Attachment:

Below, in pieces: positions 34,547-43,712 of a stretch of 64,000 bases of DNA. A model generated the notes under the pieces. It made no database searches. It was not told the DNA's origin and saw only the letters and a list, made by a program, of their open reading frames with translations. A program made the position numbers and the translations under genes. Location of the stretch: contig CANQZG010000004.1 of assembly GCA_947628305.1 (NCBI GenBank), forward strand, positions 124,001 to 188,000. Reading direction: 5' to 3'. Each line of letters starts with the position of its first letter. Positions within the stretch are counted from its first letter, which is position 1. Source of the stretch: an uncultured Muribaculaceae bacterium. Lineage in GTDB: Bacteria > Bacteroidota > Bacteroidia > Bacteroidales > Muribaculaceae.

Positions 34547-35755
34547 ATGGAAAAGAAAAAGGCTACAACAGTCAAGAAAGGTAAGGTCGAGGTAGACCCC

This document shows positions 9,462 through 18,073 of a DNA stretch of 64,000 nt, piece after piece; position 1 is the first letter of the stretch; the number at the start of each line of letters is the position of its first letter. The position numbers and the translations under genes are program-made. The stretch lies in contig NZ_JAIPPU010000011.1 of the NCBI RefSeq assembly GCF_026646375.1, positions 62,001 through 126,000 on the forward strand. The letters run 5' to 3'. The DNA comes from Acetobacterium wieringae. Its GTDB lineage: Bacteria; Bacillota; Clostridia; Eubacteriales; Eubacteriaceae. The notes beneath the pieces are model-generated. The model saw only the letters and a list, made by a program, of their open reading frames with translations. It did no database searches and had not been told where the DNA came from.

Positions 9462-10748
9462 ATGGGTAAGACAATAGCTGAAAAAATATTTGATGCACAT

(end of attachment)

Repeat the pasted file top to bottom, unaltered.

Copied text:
Below, in pieces: positions 34,547-43,712 of a stretch of 64,000 bases of DNA. A model generated the notes under the pieces. It made no database searches. It was not told the DNA's origin and saw only the letters and a list, made by a program, of their open reading frames with translations. A program made the position numbers and the translations under genes. Location of the stretch: contig CANQZG010000004.1 of assembly GCA_947628305.1 (NCBI GenBank), forward strand, positions 124,001 to 188,000. Reading direction: 5' to 3'. Each line of letters starts with the position of its first letter. Positions within the stretch are counted from its first letter, which is position 1. Source of the stretch: an uncultured Muribaculaceae bacterium. Lineage in GTDB: Bacteria > Bacteroidota > Bacteroidia > Bacteroidales > Muribaculaceae.

Positions 34547-35755
34547 ATGGAAAAGAAAAAGGCTACAACAGTCAAGAAAGGTAAGGTCGAGGTAGACCCC

This document shows positions 9,462 through 18,073 of a DNA stretch of 64,000 nt, piece after piece; position 1 is the first letter of the stretch; the number at the start of each line of letters is the position of its first letter. The position numbers and the translations under genes are program-made. The stretch lies in contig NZ_JAIPPU010000011.1 of the NCBI RefSeq assembly GCF_026646375.1, positions 62,001 through 126,000 on the forward strand. The letters run 5' to 3'. The DNA comes from Acetobacterium wieringae. Its GTDB lineage: Bacteria; Bacillota; Clostridia; Eubacteriales; Eubacteriaceae. The notes beneath the pieces are model-generated. The model saw only the letters and a list, made by a program, of their open reading frames with translations. It did no database searches and had not been told where the DNA came from.

Positions 9462-10748
9462 ATGGGTAAGACAATAGCTGAAAAAATATTTGATGCACAT